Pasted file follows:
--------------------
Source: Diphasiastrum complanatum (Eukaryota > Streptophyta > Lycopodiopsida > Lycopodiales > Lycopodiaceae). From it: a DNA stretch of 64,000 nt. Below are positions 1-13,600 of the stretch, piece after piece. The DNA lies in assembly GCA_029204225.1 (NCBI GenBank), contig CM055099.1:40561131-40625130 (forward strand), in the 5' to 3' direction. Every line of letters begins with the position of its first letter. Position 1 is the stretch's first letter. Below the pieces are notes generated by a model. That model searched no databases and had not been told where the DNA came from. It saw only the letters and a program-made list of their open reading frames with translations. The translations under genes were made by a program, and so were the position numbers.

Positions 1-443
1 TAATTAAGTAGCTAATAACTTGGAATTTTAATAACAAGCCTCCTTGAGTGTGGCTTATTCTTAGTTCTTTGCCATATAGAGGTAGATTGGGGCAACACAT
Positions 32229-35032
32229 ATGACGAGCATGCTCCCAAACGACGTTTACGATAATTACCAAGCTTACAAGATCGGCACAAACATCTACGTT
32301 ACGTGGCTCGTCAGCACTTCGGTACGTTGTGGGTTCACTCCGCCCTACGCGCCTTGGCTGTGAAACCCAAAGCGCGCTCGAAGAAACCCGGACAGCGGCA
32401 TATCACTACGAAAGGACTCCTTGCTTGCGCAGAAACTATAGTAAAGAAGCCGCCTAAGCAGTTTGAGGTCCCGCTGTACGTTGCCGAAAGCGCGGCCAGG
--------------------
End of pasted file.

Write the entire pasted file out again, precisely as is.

Source: Diphasiastrum complanatum (Eukaryota > Streptophyta > Lycopodiopsida > Lycopodiales > Lycopodiaceae). From it: a DNA stretch of 64,000 nt. Below are positions 1-13,600 of the stretch, piece after piece. The DNA lies in assembly GCA_029204225.1 (NCBI GenBank), contig CM055099.1:40561131-40625130 (forward strand), in the 5' to 3' direction. Every line of letters begins with the position of its first letter. Position 1 is the stretch's first letter. Below the pieces are notes generated by a model. That model searched no databases and had not been told where the DNA came from. It saw only the letters and a program-made list of their open reading frames with translations. The translations under genes were made by a program, and so were the position numbers.

Positions 1-443
1 TAATTAAGTAGCTAATAACTTGGAATTTTAATAACAAGCCTCCTTGAGTGTGGCTTATTCTTAGTTCTTTGCCATATAGAGGTAGATTGGGGCAACACAT
Positions 32229-35032
32229 ATGACGAGCATGCTCCCAAACGACGTTTACGATAATTACCAAGCTTACAAGATCGGCACAAACATCTACGTT
32301 ACGTGGCTCGTCAGCACTTCGGTACGTTGTGGGTTCACTCCGCCCTACGCGCCTTGGCTGTGAAACCCAAAGCGCGCTCGAAGAAACCCGGACAGCGGCA
32401 TATCACTACGAAAGGACTCCTTGCTTGCGCAGAAACTATAGTAAAGAAGCCGCCTAAGCAGTTTGAGGTCCCGCTGTACGTTGCCGAAAGCGCGGCCAGG